My birth name was given by the priest of Dazaifu Tenmangu Shrine in which the legendary samurai Sugawara no Michizane is enshrined My name means to guide people to light. A ritual handed down to the samurai family, at the age of one, let the baby choose many things such as an abacus, a doll, a sword and many other things. My brother chose the abacus, my sister chose the doll, and I chose the Sword, it was destiny
I remember when I was about 7 years old. No one there when I came home from elementary schoolI and sneaked into my father's room, which was normally forbidden to enter.The thing that should not be touched is displayed at the back. It’s Japanese sword.I pulled out a few centimeters of sheath and saw the blade. I felt fear, awe and sacredness. I remember having that feeling.
My dream was to become stronger. To be strong. Even now as an adult, that dream has not come true. There is always room for improvement no matter how skilled you are. My father told me that samurai would train until he died.
However, I’m clearly aware of the path I should take for strength. Strength does not mean winning over people by physical
Several times a year, my father's students gathered to slash the objects (wet straw) in the garden.Give a bow to the sword, bow to the object, and stand quietly in front of it.The moment the sword is pulled out, the object is cut in half and falls. The act was accompanied by holiness and tranquility.
The atmosphere is different from the samurai seen in movies and manga. Even though I was a child,
I felt tense in the solemn atmosphere. In fact, many swords have appeared in ancient Japanese mythology. And they have a noble value that is different from weapons. The sword is deeply related to the myth of the birth of Japan and has been a non-religious Japanese ethic for over 1000 years.It is treated as a symbol of Bushido, and even after the war, GHQ legally treated it as an art, not as a weapon.This childhood experiences are based on a physical understanding of the 1000-year history of the samurai. It was deeply carved into my body
In my 20’s
Because my father use to tell me to experience another world.
When I was 20 years old. I realized I haven't had much life experience yet. I wanted to express myself so I moved to Tokyo at the age of 21.
I became an artist and musician but it was not easy. I was such a naive and an idiot. I struggled and couldn’t find a light. I though it was a period of penance and storms for the samurai. Everything went wrong. I got lost. Shallow self-esteem. I was weak but I had to crawl up.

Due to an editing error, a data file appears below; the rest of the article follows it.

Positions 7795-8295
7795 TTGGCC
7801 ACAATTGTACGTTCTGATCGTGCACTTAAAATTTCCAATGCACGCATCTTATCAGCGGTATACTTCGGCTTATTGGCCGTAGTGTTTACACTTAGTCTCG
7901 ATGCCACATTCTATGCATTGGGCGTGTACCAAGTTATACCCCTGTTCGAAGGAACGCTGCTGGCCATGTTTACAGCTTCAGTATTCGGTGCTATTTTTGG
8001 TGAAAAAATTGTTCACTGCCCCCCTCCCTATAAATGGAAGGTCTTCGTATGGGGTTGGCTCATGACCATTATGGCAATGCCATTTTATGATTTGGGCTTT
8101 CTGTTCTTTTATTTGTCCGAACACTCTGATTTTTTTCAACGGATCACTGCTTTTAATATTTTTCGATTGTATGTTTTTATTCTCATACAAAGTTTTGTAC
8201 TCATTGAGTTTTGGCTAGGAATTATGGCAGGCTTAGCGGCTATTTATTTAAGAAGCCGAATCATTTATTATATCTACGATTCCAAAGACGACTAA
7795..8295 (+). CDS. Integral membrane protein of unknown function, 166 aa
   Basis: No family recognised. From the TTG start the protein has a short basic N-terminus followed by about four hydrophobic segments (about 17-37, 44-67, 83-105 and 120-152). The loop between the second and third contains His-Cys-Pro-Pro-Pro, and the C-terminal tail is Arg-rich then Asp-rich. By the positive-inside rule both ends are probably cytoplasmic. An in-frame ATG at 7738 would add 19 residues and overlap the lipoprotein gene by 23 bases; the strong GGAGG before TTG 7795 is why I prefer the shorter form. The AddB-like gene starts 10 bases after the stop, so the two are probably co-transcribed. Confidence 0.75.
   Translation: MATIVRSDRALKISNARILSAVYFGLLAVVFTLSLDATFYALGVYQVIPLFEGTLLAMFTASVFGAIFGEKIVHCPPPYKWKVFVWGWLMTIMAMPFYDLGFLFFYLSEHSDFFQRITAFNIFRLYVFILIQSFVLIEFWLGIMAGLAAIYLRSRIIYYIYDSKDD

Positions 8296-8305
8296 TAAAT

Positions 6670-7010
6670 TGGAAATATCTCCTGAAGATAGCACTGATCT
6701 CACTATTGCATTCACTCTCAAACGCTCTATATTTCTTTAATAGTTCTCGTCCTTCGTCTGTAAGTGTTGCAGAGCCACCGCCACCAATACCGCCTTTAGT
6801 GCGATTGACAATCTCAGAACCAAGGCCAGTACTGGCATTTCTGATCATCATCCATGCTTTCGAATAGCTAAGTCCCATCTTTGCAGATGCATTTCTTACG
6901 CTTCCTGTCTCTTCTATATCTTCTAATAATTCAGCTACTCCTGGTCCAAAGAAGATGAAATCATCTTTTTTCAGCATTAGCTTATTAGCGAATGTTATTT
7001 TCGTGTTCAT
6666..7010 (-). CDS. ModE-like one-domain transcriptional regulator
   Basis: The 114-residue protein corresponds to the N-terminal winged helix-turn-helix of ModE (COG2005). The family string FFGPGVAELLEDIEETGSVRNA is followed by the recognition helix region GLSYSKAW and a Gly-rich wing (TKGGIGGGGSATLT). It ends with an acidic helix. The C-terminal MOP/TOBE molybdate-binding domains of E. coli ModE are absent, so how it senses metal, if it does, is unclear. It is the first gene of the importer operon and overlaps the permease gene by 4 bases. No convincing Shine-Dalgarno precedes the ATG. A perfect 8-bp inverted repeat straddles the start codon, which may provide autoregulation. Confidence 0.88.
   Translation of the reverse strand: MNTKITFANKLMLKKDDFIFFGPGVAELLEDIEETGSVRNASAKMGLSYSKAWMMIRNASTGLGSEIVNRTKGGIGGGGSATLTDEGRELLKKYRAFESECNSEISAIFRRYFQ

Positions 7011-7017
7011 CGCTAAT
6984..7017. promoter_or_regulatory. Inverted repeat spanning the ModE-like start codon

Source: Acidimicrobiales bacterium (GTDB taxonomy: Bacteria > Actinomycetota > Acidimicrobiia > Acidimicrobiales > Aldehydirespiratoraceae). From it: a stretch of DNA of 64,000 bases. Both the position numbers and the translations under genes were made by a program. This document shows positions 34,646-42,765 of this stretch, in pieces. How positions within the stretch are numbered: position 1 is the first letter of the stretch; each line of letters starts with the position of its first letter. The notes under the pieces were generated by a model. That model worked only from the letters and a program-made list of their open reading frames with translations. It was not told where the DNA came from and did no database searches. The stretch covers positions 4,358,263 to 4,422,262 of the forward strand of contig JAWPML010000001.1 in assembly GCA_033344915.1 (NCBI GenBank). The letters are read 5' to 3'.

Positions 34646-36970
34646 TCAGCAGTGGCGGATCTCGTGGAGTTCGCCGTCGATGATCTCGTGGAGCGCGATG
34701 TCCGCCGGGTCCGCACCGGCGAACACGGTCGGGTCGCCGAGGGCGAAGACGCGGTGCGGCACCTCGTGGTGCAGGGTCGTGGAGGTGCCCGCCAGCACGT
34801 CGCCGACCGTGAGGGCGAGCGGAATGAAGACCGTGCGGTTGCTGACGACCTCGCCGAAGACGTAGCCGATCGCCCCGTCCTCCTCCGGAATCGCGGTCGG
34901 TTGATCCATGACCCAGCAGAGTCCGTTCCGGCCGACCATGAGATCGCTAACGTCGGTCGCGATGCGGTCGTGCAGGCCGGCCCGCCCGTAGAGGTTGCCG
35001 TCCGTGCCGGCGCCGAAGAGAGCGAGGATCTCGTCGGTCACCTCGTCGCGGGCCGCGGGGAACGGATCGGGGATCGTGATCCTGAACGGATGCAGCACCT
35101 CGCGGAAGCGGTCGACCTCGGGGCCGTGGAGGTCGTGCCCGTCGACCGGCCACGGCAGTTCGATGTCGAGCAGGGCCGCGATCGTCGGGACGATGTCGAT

Some samurai training is called rough practice, Practicing hard physically and mentally and pushing yourself to the limit. It is a training to know all the balance. And I did
Return home and reunite with my parents.
Resumed old martial arts training and created my own methods from my experiences and austere training.
I gave volunteer lessons to dropping out students who had many problems at a school and interacted with many sick kids. The samurai's teachings with my methods and sword movements seemed to open their rebellious and closed hearts. The teaching of a samurai which is neither winning or losing nor strong or weak, regardless of experience or talent, is just to face themselves. Not compete with anyone and not compare with anyone.
From that experience, I felt the possibility of a new aspect of samurai's physical movements and my own methods. In order to spread the samurai and bushido philosophy, my methods are included the samurai had cultural diversity. Unlike sports that only seek good movements, athlete’s ages and win or lose, swordsmanship has a philosophical teaching represented by Bushido. It can be used for a lifetime, learned, and used in daily life. The important thing is not to win, but empathy. Three tomoe (three elements)
Practice Samurai martial arts again!
To be recognized and convinced by people, I have no choice but to perform my movements perfectly and have deep knowledge of Samurai history, philosophy and everything. I want to show the most beautiful sword techniques in the world. I made an effort and gained the ability and confidence to be convinced just by showing my movement.
40 years old, Experience at Asakusa Dojo in Tokyo.
When I gave a Samurai lesson to an American young guy who has ADHD and another mental handicap, He never stoped talking and never looked at me. After the lesson, his communication ability awakened and he looked at my eyes and bowed to me. He changed it. I was like “this is it!” This method works for regardless of nationality and ages, athletes, disabilities. I gave lessons to about 2000 people annually including Google entrepreneurship training
The samurai culture that the world is looking for. I want to be a bridge that connects 1000 years of history and modern day. I appreciate where I am now and the environment I grew up in. I will announce the samurai culture to the world. And I was given a samurai name Zen by my father since my family, Zen passed down for generations. Complete my mission as not to be ashamed of the name